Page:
Common Iliac Artery Vitamin D Receptor Expression Patterns During the Development of Atherosclerosis in Postmenopausal Nonhuman Primates

Document Type

Poster Presentation

Publication Date



Objective: The results of recent studies suggest that vitamin D receptor (VDR) expression in the coronary arteries of female cynomolgus monkeys is negatively associated with atherosclerosis extent and severity. The objective of this study is to assess the changes in VDR expression in the common iliac arteries of postmenopausal monkeys during the development of atherosclerosis. Design: After 32 months of consuming an atherogenic diet, 37 premenopausal monkeys underwent ovariectomy. The same diet was then consumed for an additional 32 months until necropsy. Atherosclerosis extent and VDR expression were measured in the left iliac artery (LCI) at the time of ovariectomy, and in the right common iliac artery (RCI) at necropsy. Atherosclerosis severity (American Heart Association grading system) and VDR expression (VDR H-score) were quantified. Results: Despite increasing atherosclerosis over the course of the study, the total mean (SD) VDR H-score was significantly higher in the RCI in postmenopausal monkeys after consuming the athrogenic diet for a total of 64 months compared to the LCI of premenopausal monkeys who consumed the diet for 32 months (152.62[18.55] vs. 126.15[22.13], p<.001). There was a significant positive correlation between the absolute (and percentage) change in total H-score and absolute change of AHA severity from preto post-menopause (Absolute: r=0.43, p=.008; Percentage: r=0.44, p=.007). Conclusion: Overall, contrary to our expectation, VDR expression was significantly increased in direct correlation with atherosclerosis increase in postmenopausal monkeys. A higher increase in VDR expression, from pre- to post-menopause, correlated with more severe atherosclerotic changes in the common iliac arteries.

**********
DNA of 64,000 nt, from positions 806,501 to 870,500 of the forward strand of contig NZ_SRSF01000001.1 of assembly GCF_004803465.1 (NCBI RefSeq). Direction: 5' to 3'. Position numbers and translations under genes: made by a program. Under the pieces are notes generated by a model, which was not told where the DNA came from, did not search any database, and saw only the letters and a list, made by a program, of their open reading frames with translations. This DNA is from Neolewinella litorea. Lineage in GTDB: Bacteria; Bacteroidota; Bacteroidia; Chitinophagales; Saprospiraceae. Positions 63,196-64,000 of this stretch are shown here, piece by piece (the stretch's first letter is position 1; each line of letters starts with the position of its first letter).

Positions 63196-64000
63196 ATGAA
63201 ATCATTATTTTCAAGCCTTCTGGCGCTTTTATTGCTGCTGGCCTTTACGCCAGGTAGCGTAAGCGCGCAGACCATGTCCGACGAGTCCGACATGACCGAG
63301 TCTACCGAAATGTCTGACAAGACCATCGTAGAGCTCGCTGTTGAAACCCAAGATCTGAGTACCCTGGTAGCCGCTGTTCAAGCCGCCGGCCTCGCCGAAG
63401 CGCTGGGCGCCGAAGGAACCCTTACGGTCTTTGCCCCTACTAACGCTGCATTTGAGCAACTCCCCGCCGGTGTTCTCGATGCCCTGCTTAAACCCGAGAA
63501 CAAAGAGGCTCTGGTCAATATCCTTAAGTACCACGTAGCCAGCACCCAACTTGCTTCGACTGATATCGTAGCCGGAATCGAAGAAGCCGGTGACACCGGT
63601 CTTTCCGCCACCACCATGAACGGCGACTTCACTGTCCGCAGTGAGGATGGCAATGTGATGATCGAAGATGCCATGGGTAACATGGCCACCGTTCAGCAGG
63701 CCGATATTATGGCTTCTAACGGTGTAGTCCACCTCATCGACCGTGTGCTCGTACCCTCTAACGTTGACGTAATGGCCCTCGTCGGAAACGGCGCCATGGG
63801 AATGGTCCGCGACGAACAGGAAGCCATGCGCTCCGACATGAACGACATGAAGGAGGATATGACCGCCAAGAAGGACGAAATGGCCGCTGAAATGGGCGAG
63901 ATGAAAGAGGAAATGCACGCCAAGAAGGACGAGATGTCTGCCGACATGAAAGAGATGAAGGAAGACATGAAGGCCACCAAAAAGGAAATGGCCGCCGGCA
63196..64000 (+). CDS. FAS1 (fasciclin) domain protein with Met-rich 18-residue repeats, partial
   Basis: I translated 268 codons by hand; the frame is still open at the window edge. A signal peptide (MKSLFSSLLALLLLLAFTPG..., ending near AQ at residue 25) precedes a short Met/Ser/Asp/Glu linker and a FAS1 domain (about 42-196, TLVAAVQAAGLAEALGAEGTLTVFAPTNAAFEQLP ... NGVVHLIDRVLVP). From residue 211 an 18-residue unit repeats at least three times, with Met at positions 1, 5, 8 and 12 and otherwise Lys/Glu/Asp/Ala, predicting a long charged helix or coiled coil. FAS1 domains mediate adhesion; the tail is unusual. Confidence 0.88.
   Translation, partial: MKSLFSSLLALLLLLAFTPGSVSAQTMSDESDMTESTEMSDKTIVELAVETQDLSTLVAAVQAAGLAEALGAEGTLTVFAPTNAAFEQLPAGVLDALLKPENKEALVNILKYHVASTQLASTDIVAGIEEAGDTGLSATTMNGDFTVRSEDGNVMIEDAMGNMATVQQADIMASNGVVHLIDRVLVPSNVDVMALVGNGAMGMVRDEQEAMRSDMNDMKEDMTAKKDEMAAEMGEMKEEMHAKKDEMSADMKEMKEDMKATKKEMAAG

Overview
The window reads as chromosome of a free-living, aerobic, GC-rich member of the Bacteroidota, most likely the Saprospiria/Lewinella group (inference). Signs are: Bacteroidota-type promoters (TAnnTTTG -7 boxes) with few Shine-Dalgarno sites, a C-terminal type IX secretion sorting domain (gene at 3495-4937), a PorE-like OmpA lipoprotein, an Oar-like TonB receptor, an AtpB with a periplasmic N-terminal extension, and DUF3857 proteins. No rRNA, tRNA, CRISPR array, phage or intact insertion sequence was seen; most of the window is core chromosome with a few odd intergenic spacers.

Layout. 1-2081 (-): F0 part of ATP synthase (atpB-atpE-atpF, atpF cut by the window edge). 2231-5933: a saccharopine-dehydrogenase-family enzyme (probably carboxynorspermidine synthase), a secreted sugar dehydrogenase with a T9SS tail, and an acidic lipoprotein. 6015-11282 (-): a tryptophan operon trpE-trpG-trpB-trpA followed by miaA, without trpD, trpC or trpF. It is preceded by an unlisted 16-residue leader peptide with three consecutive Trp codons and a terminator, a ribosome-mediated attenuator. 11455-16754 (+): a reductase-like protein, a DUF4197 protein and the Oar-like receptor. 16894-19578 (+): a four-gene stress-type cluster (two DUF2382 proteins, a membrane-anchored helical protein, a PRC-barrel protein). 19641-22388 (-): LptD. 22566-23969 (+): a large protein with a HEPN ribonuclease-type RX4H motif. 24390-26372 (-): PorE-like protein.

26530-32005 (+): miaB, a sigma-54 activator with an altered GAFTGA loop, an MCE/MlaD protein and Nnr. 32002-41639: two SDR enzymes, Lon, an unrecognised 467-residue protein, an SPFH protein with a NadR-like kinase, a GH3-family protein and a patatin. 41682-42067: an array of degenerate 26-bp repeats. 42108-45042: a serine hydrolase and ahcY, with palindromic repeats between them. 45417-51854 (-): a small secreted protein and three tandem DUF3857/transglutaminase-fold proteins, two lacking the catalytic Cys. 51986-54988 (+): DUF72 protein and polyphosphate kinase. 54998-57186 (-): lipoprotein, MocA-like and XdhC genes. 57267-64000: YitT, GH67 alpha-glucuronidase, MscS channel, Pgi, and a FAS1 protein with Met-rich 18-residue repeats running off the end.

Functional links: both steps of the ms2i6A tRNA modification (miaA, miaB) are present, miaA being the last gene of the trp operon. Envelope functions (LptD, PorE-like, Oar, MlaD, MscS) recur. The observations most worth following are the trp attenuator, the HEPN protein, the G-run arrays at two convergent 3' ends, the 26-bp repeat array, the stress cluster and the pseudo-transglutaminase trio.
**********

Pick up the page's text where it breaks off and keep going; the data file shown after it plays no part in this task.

Publication Title

North American Menopause Society (NAMS) 26th Annual Meeting

First Page


Open Access